If effective action is taken within the first minute, it can treble someone’s chances of survival.

Marijke stresses that people who suffer a sudden cardiac arrest are technically dead, “so you can’t make the situation any worse.

It is really important to know that you can’t go wrong, just as it is really important for your own peace of mind to know that you did everything you possibly could to help save that person’s life.”

Half an hour of your life, to save someone’s life

Robert Rowan was appointed Brentford’s Technical Director following three and a half years working as the club’s Head of Football Operations. He died in November 2018 at the age of 28.

Suzanne has dedicated herself to honouring the memory of her husband by helping to save the lives of others with undiagnosed heart conditions. 

She is passionate about educating people how to act quickly and confidently in the event of a sudden cardiac arrest.

It is so important to get training. We are quite happy to spend time on trivial things in life that take so much longer than the half an hour or so it takes to get the knowledge you need that could one day help you save someone’s life.”

“Robert knew he had an issue with his heart but between doctors in Scotland and doctors in London, they were never able to give him a proper diagnosis.

He felt absolutely fine when he went to bed that Sunday night, and there was nothing to alert us that there was anything wrong. He just went to sleep and never woke up again.”

Suzanne points out that between 12 and 16 apparently fit and healthy people under the age of 35 die from a previously undiagnosed heart condition in the UK every week. Eighty per cent of these deaths will occur with no prior symptoms.

She encourages people aged 14 to 35 to register with CRY and book a heart screening, which will check your heart’s rhythm and electrical activity to see if there are any abnormalities. 

“Even with screening, doctors cannot guarantee to help everyone, because there is no one-size-fits all condition that can be treated, but it can minimise the risk of having a sudden cardiac arrest in those who show no symptoms and appear to be in the prime of their lives,” says Suzanne.

“I watched Christian have a cardiac arrest in the European Championships. Seven months later Brentford had signed him.

“I think that people are starting to realise that – after seeing what happened to people like Christian and Fabrice Muamba – it’s not just the elderly; people from every age group and every fitness level can have a cardiac arrest.”

Coincidentally, Eriksen’s former doctor at Tottenham, Professor Sanjay Sharma, is a consultant cardiologist for CRY. He revealed that, during the midfielder’s seven-year spell at Spurs, the club’s rigorous routine screening process had thrown up no red flags.

“Tests won’t always pick up heart problems, but often they do. And it can be a life-saver,” says Suzanne, who explains how she first became involved with CRY.

Andy Scott was a good friend of Robert and is a former Brentford player, manager and Head of Recruitment. He wrote a lovely condolence card when Robert passed away and explained about his role at CRY and that he had a heart condition himself.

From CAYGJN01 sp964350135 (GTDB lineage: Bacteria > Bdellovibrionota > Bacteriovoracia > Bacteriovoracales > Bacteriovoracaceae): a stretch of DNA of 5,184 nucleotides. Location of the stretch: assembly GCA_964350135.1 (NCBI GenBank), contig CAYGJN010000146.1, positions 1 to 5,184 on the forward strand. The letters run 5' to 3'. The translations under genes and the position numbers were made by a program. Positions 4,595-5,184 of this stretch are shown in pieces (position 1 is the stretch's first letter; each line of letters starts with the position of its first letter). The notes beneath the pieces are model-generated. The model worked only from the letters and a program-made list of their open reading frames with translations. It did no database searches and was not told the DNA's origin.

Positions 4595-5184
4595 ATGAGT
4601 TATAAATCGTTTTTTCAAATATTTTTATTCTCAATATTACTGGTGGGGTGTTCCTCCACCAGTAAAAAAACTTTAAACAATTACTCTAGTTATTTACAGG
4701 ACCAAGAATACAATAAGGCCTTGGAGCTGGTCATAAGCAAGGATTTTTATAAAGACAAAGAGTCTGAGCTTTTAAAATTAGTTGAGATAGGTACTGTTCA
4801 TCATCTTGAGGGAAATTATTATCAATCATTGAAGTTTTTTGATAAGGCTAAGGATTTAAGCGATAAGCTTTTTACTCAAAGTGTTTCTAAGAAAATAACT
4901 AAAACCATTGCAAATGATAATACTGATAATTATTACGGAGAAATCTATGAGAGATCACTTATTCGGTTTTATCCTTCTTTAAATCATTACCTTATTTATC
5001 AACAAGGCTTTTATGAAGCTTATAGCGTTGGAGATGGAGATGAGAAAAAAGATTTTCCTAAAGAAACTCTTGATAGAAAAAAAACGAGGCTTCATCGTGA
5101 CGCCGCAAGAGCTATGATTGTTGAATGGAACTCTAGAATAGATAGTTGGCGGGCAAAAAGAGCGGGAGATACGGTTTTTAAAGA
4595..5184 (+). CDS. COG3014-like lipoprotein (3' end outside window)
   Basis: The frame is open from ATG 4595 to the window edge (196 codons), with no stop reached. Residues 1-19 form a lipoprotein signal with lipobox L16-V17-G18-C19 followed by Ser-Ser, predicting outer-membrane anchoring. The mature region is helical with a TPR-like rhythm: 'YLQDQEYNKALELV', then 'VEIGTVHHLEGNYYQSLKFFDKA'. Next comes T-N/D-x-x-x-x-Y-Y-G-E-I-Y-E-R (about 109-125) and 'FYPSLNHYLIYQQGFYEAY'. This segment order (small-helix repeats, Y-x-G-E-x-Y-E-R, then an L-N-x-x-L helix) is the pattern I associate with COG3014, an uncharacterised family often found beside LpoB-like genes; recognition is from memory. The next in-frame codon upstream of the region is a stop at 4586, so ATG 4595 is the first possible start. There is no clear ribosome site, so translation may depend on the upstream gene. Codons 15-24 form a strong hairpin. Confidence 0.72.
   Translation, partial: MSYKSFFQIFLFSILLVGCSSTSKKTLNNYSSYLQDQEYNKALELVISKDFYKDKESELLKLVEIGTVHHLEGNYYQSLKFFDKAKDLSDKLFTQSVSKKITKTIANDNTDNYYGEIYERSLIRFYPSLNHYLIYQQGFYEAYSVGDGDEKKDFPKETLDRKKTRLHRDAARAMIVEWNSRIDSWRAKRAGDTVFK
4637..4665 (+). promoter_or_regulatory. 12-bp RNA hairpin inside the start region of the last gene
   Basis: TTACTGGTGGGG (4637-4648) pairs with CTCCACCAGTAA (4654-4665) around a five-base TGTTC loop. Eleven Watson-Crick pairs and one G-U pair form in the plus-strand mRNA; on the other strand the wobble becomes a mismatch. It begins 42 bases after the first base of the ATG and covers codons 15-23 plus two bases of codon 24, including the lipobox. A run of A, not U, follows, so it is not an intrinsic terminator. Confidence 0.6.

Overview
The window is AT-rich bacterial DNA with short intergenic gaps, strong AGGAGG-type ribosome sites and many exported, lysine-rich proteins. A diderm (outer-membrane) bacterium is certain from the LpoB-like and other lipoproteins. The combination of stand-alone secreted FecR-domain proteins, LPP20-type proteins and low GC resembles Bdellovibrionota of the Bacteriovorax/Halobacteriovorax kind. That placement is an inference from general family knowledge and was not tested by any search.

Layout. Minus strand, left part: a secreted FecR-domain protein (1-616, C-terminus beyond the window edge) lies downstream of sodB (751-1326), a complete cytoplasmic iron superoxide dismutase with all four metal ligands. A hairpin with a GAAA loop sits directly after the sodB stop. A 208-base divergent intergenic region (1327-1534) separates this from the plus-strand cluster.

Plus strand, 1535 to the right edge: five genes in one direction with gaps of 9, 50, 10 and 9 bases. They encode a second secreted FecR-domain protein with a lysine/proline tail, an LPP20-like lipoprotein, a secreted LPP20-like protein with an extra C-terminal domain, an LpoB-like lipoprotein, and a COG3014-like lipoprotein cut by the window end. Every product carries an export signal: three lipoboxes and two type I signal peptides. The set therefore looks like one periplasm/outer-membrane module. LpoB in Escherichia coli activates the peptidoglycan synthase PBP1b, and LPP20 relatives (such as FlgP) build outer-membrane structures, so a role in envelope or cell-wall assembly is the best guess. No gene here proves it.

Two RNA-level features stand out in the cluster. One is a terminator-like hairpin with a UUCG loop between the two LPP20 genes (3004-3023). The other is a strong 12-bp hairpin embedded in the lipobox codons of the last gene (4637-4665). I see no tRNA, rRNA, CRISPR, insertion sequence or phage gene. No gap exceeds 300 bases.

“The club were keen to hold a remembrance game a few weeks after Robert passed away and they asked us if there was a charity that we would like the proceeds to go to. That’s what really motivated me to get involved. Especially with CRY offering counselling services to bereaved families, it was the obvious choice.”

A big win for Brentford

Suzanne urges all those who operate in the physical activity and sport sector to take UK Coaching’s free online course and learn to be quick, be smart, and restart a heart.

And the rallying cry was echoed by Brentford FC CST Marketing and Partnerships Manager Tomas Abreu:

“Ever since Rob passed away the club has been heavily invested in raising awareness of sudden cardiac arrests and how to help save lives through building partnerships and passing on information through our community programmes.

“With the heart screening initiative we organised with CRY, and with the help and support of Christian, we encouraged Brentford fans and people in the area between the ages of 14 and 35 to get heart screening for free. 

“In the process, our staff discovered through their grass-roots clubs that there were a number of cases over the years where people had suffered cardiac arrests playing football in our local community. 

“Since identifying these cases, we have maximised our fundraising efforts to support different clubs and partners to raise awareness and provide training and to put days like this together to enable our own staff to develop the set of skills needed to react in an emergency situation.”

The Trust’s Head of Recruitment, Training and Quality Assurance, Calum McHardy, added:

“Talks are already underway to roll out the face-to-face training to all non-medical staff at the training ground, as well as office, stewards and stadium staff. We will also be recommending they take UK Coaching’s online training to embed what they have learned on the practical sessions.”

The four-strong JHMT team of Marijke, retired ITU consultant Dr Mike Ferguson, East Midlands Ambulance Service paramedic Elliot Forman, and fellow paramedic James Pilbeam, are ready for the return trip to Brentford.

The training may be a game of two halves, but the result is not in any doubt – a big win for the Brentford community.

Sudden Cardiac Arrest Digital Toolkit

Learn to be quick, be smart and restart a heart with our life-saving digital learning toolkit that will enable you to act swiftly and effectively in the event of a sudden cardiac arrest.

Take a look

Related Resources

  • Sudden Cardiac Arrest: A Coach’s Story

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  • Sudden Cardiac Arrest: Know How to Act

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  • How to Respond to a Sudden Cardiac Arrest